Or to put it another way: "If you have a $5,000 server, you don't want to spend $1,000 for an HBA," Reed said. "But you might spend $250 to $350 for an HBA for that server."
As a consequence of the new SAN economics, vendors can offer entry-level solutions.
Danz said entry-level Fibre Channel SAN solutions could cost as little as $15,000 to $20,000 -- the price depends on the number of HBAs and ports required. "That [pricing] would have been unheard of even two years ago," she said.
New entry-level products are entering the market. In October, Xiotech launched an entry-level SAN, the Magnitude 3D 3000e, at a starting price less than $50,000.
The product "allows customers to get up and running on a SAN environment without a whole lot of investment and training and specialized resources," said Mike Stolz, vice president of marketing at Xiotech.
Fibre Channel's expense has been a traditional knock against the technology, but so too has its reputation for complexity. Vendors aim to alleviate that concern by designing products that emphasize simplicity.
Reed said the goal is to "make the out-of-box experience as simple as possible." Emulex's entry-level HBA product line, the LP101, includes a suite of installation and management tools. High-end HBAs have hundreds of parameters and settings that administrators must navigate, Reed said. On the LP101, "we make a lot of assumptions and default those [settings] to make installation easier," he said.
Xiotech, meanwhile, uses its virtualization and clustering software to reduce the complexity of Fibre Channel, company executives said. This approach eases installation and configuration and lets an organization's IT administrator run the system as opposed to requiring an organization to hire a SAN engineer, Stolz said.
Similarly, storage vendor iQstor Networks bundles virtualization software and its System Manager tool with its entry-level iQ1000 Fibre Channel SAN, said Albert Saraie, the company's director of marketing. System Manager lets organizations configure and manage a SAN with minimal staff requirements, Saraie said.
In addition, some vendors have made storage management features that are usually associated with enterprise products available on low-end SANs.
For example, iQstor's iQ1000 SAN with System Manager and virtualization software starts at about $20,000 for 1.1 terabyte of storage. But optional storage features can be added to the base system. An iQ1000 with snapshot, mirroring, capacity management and database agents raises the cost to about $25,000.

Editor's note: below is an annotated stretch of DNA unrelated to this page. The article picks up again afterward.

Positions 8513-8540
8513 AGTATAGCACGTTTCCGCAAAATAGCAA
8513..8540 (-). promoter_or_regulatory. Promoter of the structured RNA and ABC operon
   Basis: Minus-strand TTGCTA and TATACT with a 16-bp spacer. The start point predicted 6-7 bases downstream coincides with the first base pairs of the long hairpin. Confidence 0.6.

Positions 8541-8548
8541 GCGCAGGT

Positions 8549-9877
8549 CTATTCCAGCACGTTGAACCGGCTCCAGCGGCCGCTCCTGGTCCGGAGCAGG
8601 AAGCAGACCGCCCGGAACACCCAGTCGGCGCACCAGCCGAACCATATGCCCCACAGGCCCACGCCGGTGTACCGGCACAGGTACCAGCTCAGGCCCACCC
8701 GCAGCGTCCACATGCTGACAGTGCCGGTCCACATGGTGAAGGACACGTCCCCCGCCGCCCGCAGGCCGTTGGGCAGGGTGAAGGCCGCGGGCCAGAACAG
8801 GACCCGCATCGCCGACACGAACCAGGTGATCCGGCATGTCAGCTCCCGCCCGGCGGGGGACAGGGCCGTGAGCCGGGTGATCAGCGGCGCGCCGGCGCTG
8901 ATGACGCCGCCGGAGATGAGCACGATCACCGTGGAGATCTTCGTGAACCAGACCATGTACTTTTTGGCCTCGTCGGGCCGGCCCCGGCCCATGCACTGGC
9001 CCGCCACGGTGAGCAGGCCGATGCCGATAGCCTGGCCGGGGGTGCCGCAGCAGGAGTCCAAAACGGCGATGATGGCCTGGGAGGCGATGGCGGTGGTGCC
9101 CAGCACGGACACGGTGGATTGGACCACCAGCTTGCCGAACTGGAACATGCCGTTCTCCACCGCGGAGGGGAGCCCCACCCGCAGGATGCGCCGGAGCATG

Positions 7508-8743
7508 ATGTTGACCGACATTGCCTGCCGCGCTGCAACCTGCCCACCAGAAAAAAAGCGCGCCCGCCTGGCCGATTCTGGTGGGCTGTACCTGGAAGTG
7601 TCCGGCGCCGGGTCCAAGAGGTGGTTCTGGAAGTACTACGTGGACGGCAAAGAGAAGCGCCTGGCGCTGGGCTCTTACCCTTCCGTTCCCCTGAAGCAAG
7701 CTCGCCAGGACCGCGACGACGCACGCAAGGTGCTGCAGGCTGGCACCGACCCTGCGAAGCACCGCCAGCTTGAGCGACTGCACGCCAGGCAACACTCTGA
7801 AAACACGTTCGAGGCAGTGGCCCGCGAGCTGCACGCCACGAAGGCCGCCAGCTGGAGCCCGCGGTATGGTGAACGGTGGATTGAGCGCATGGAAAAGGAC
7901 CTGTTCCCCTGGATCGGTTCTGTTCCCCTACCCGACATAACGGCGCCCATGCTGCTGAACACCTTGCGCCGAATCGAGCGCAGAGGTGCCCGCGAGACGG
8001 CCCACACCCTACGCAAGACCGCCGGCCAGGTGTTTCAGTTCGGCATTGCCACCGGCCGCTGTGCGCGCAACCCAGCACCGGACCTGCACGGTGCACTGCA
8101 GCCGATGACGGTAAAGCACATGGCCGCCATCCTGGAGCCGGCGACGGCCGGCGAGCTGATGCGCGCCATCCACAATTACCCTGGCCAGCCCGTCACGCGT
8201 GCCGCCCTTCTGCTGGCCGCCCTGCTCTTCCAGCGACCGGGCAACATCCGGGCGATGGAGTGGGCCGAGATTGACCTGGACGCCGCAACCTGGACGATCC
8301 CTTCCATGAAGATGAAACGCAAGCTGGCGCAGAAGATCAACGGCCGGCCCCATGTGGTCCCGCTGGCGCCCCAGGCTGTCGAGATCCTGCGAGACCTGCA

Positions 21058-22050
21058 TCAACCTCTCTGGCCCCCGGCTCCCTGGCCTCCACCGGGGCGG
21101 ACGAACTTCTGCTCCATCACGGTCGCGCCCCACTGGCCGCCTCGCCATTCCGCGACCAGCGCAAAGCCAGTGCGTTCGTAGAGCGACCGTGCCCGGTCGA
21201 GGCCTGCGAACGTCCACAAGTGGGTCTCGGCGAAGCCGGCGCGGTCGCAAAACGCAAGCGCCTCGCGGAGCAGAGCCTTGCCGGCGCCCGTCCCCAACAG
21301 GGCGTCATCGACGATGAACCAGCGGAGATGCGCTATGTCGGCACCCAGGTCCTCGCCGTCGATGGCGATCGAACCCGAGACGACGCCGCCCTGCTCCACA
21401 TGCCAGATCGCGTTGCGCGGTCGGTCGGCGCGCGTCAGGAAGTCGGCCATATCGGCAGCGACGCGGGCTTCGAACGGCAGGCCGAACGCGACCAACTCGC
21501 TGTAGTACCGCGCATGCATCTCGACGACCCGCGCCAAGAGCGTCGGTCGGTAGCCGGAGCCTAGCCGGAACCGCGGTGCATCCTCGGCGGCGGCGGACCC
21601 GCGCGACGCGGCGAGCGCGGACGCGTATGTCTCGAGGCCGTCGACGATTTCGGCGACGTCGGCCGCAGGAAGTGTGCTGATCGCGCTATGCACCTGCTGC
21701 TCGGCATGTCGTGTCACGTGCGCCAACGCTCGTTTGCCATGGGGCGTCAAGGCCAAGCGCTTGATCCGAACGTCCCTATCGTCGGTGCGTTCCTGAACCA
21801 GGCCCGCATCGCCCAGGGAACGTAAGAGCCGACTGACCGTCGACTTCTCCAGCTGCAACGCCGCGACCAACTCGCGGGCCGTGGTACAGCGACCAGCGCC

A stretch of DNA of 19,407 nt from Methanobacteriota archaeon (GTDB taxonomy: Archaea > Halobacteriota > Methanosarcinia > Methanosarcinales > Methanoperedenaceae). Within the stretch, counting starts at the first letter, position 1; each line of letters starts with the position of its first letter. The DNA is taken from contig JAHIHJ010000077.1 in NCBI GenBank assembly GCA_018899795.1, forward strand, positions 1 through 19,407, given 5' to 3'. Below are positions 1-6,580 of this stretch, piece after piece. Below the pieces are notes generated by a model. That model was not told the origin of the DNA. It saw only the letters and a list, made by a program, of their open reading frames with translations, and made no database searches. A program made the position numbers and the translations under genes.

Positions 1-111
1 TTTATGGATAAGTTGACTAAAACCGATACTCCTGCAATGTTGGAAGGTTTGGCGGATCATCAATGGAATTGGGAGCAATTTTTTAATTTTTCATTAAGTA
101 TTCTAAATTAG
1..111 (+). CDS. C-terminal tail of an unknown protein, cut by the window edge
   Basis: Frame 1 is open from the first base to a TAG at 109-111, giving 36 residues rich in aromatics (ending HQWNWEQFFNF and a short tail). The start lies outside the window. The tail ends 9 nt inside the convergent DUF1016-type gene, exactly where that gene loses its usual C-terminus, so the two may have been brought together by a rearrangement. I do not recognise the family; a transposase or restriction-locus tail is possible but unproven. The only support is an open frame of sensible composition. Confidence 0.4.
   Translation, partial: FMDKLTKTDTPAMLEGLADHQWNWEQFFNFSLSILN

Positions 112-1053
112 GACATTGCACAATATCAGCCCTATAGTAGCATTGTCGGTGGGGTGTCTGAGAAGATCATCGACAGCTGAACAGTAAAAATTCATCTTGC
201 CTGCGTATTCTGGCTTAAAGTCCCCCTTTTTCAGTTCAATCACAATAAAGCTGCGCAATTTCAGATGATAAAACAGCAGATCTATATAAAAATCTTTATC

Jay Krone, EMC's director of Clariion marketing, said the company's Clariion CX300 is an "entry-level SAN for modest-sized organizations." Software options for the Fibre Channel SAN include EMC's SnapView snapshot and SAN Copy replication software products. The product's base cost is about $20,000.
Krone added that EMC's low-end products, which also include the Clariion AX100, demonstrate the movement of sophisticated features into more economical products.
Some storage customers, however, aren't sold on the Fibre Channel-made-simple concept. Patrick McLaughlin, data planner for the Marine Corps Second Marine Expeditionary Force, said ease of deployment and management are crucial in a tactical environment. In that respect, IP-based SANs offer an edge over Fibre Channel.
"We in the military have to deal with ease of use," McLaughlin said. If the Marines' computer school graduates can use their IP training to run a SAN, the service eliminates the expense of training them on a different technology, he said. The Marine unit has been using IP-based Network Appliance FAS 250 and 270 storage products for about 18 months.
Industry executives acknowledged that, even with Fibre Channel's improved ease-of-use factor, administrators still need to possess a working knowledge of the technology.
But the new-look Fibre Channel SAN still provides an alternative to direct-attached storage and one that is available at prices that are lower than ever.